Thursday, 16 May 2013

Did the digital Age Kill Local Radio?

Following last weeks blogs Did Radio Make the Wrong Digital Choice? and Radio's Battle to Keep its Listeners in today's blog we are asking the question did the digital age, the internet and the multi-channel media market kill local radio and quality regional content? 

Plus we find out the 5 ways the digital age can save local radio, local voices and local content.

The evidence for today's blog was gathered during my recent Masters degree at the University of Sunderland.

Photo by Heinrich-Hertz-Turm

Now that's an impressive broadcast tower! Clearly technology is getting better as the years progress but can the same be said for content?

What's the problem?
Once the internet was common place and broadcasting became easier and cheaper to do the barriers to entry became lower (doing it became easier). This allowed more people the opportunity to broadcast to audiences. These new broadcasting outlets took audiences away from traditional broadcasters such as radio. As a direct result radio broadcasting became less unique and the market became saturated. A busier market meant radio advertisers had more places punt their wears. It became a buyers market! This meant radio stations had to lower advertsing rates and cut costs. 

Another studio standing empty

The solution?

One over used solution was (and still is) to sack local presenters and productions staff then "network under performing" time slots. This tack tick is used by many of the the large regional radio stations (owned by huge media companies) who are trying to survive in the multi channel digital age which we live in. Local voices and programmes are are being replaced at an alarming rate by "automated centralised local programming" from large radio station hubs in cities such as London, Manchester and Newcastle.

So what?

As a result more shows on regional stations are coming from less places. Someone in London can broadcast syndicated programmes to multiple regions with no understanding of each of the local communities to which they broadcast. This way of working costs jobs, takes skilled professionals out of the regions and gives increasing less opportunity to local voices and stories.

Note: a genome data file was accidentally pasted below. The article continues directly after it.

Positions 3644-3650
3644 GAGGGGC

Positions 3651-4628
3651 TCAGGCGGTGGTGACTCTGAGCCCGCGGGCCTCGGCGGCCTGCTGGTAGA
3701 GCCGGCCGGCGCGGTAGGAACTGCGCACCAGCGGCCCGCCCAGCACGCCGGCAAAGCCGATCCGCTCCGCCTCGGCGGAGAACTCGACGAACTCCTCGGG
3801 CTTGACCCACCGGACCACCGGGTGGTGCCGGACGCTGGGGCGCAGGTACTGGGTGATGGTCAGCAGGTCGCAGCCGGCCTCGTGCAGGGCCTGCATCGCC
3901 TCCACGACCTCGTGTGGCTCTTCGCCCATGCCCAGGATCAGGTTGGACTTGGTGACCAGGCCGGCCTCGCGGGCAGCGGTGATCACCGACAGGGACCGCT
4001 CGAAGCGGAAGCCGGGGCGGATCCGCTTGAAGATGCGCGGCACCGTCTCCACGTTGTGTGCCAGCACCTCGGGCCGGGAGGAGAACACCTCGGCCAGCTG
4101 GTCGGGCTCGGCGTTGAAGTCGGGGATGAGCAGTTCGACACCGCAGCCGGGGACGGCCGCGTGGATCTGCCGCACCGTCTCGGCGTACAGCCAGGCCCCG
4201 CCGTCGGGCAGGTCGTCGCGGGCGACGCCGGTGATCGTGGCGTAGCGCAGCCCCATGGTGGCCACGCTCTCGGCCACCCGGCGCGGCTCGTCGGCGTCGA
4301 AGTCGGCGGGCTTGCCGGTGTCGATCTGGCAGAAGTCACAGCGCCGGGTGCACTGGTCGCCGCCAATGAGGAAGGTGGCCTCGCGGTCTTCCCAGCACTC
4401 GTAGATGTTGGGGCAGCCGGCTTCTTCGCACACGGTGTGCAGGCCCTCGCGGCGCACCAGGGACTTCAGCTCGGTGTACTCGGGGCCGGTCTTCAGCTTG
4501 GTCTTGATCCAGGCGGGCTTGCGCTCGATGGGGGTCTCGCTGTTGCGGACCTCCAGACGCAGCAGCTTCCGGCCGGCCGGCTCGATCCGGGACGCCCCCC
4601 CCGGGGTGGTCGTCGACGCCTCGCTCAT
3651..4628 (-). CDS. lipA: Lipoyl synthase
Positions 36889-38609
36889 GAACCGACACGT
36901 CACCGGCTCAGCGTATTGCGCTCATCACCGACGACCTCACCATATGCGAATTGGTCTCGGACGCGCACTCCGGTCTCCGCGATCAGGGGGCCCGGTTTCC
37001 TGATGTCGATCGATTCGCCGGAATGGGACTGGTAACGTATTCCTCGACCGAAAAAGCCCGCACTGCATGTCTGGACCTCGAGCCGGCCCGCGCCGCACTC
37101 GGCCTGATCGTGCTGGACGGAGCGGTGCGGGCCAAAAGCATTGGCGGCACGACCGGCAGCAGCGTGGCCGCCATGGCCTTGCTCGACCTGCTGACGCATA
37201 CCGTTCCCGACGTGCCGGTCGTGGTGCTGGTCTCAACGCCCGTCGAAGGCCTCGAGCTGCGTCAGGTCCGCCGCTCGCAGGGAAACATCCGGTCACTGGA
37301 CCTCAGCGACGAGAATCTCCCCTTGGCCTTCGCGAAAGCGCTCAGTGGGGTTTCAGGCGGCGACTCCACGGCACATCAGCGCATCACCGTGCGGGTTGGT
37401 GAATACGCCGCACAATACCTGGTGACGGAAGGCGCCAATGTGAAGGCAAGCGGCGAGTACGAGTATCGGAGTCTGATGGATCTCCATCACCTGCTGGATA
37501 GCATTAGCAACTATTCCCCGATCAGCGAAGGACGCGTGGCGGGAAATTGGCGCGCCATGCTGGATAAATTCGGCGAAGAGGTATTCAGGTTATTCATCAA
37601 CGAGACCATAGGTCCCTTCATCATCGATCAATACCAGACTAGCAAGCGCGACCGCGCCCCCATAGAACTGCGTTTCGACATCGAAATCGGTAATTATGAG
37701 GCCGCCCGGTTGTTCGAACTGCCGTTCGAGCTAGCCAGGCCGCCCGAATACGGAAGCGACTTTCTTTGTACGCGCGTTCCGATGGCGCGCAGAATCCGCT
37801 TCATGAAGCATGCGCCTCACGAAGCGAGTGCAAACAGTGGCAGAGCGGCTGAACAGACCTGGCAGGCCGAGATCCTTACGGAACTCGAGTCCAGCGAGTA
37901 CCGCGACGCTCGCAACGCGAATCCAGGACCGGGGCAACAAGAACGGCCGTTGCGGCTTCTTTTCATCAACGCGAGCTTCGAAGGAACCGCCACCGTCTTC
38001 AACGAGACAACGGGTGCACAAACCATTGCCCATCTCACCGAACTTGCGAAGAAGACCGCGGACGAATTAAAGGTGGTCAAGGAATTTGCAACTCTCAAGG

For an example of how local stories can be effected by local radio rationalisation check out our interview with singer Bryn Haswell on the a past show via the link below  

Series 4 EP7 - "Music"

Is syndication such a bad thing?

Radio theorist J. Berland sums up the situation in this quote from as far back as 1993. 

“Format radio is thoroughly industrialised (…) increasingly technologically rationalised and less and less local in origin (…) this paradoxically allows format-based music radio to be omnisciently ‘local’ without arising from or contributing to local cultures”.(Berland. J 112:93)

Many say poorly executed centralised and syndicated programming is bad for the radio industry and some even say it is lieing to the audience? If a show is not local why say that it is?

 With bottom dollar syndicated shows pumping out a mix of generic stock banter, endless ads and the same 150 or so songs all week long is radio at risk of loosing two of its USP's - its personal-ness and its understanding of it's audience needs. 

Can a lack of authenticity and understanding of audience wants really harm radio? 

How are audiences effected?

Radio theorist J. Tacci had this to say in 2000 in the book The Need for Radio Theory in the digital age... 

“The appetite for something new was being fuelled by narrowing playlists in the USA and Europe". 

The narrowing of playlists and lack of local voices turned many listeners to niche radio stations broadcasting on other platforms online.

Could the world wide web be the new home of local? 

5. reasons why the digital age could save local content?

1. Cheap, easy to use and accessible tech makes creating quality content easy.

2. Cheap broadcasting opportunities such as mixcloud and iTunes allow content producers and presenters to talk to potentially huge audiences with very low operating costs.

3. Online audiences can find your content with ease thanks to google searches and relevant directories... for more info see the blog 1st Step to Search Engine Success.

4. Low cost advertising and marketing can be done using sites such as Facebook, Twitter and other relevant online forums.

5. In the information age which we live in useful local and audience specific info is needed now more than ever.

In conclusion

Local info and stories are still a major part of audience content consumption (what people want to hear). Large radio stations - worried about the bottom line - may not be able to afford to cater to the growing online audience looking for local and niche content but you as an individual content producer can. 

It's not easy and many fail however their are a growing number of people who are making quality local and niche content pay their bills and serve audience at the same time. In the online world generic banter and the same songs over and over again are no longer what people need.

Next week we ask the question radio vs iPod vs Spotify... who will win?

Find next Thursday right here on the MYOB Show blog

 Take care,

Dom O'Neill
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What is the MYOB Show?

MYOB Show is here to help you live the dream! We are the UK's most honest and realistic show dedicated to giving you all the info you need to kick start your career in the arts, media and creative industries. MYOB Show is on the radio & online as an on-demand radio show (or Podcast as they used to be know). The show is full of useful tips, discussions and information to help folk like yourself adjust to life after the 9-5. 

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